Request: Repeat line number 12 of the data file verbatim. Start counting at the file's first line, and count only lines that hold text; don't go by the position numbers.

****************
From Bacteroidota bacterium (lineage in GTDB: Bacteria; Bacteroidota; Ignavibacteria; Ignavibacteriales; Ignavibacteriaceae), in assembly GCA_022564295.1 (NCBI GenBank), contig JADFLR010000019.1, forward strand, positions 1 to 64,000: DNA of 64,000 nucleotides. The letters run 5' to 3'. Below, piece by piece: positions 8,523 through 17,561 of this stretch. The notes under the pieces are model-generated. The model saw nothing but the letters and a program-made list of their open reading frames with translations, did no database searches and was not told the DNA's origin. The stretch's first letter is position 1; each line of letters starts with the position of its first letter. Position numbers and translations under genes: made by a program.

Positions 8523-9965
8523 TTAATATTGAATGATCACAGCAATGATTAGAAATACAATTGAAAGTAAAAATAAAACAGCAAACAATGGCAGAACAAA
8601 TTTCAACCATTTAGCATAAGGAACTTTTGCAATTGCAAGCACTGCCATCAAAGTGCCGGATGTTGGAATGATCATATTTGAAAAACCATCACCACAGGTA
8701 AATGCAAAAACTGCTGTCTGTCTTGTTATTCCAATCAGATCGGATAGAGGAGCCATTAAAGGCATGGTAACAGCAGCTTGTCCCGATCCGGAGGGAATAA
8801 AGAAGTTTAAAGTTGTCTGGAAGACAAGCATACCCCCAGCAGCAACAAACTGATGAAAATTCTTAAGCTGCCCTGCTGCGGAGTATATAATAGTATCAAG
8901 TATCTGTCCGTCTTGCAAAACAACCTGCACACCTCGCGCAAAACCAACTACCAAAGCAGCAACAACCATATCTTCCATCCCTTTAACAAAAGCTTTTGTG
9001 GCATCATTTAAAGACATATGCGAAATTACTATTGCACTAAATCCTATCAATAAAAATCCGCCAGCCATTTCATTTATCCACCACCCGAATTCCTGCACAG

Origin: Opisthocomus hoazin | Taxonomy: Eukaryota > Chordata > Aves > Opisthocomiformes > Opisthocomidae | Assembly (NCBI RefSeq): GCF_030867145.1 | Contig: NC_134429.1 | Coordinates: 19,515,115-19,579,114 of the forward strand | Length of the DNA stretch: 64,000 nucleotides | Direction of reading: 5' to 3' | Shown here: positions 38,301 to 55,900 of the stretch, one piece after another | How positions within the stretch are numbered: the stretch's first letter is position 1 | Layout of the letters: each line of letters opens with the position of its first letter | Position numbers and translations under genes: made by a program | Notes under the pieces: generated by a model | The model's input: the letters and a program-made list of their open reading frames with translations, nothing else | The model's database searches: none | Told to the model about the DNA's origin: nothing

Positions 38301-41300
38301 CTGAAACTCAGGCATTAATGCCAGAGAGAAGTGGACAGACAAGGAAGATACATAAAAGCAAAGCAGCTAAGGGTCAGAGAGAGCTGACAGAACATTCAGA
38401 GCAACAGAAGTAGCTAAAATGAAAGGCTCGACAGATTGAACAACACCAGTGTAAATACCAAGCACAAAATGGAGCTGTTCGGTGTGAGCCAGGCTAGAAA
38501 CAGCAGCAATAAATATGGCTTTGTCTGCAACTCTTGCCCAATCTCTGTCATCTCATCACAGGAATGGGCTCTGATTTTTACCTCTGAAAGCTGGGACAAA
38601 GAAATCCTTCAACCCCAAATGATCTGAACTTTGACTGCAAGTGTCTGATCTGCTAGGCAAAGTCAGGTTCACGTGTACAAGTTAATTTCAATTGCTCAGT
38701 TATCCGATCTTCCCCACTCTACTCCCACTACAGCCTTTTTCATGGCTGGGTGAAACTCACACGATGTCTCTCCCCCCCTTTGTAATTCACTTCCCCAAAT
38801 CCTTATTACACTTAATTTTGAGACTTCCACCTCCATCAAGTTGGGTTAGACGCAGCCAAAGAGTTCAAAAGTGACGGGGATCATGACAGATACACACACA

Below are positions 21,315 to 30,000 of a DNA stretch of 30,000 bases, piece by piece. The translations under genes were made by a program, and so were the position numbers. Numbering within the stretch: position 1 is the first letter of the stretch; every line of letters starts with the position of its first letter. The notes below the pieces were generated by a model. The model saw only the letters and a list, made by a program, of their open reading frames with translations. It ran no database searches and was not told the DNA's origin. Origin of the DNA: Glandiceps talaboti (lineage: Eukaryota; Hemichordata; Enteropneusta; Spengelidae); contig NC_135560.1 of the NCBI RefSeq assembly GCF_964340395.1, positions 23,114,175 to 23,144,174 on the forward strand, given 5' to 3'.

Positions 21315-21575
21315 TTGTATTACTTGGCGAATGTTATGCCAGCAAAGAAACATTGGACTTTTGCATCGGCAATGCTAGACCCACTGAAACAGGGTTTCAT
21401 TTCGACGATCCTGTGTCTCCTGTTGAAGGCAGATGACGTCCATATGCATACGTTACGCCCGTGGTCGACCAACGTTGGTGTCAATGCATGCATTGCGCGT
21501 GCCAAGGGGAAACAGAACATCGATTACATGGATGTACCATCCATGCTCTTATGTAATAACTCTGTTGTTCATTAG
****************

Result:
38401 GCAACAGAAGTAGCTAAAATGAAAGGCTCGACAGATTGAACAACACCAGTGTAAATACCAAGCACAAAATGGAGCTGTTCGGTGTGAGCCAGGCTAGAAA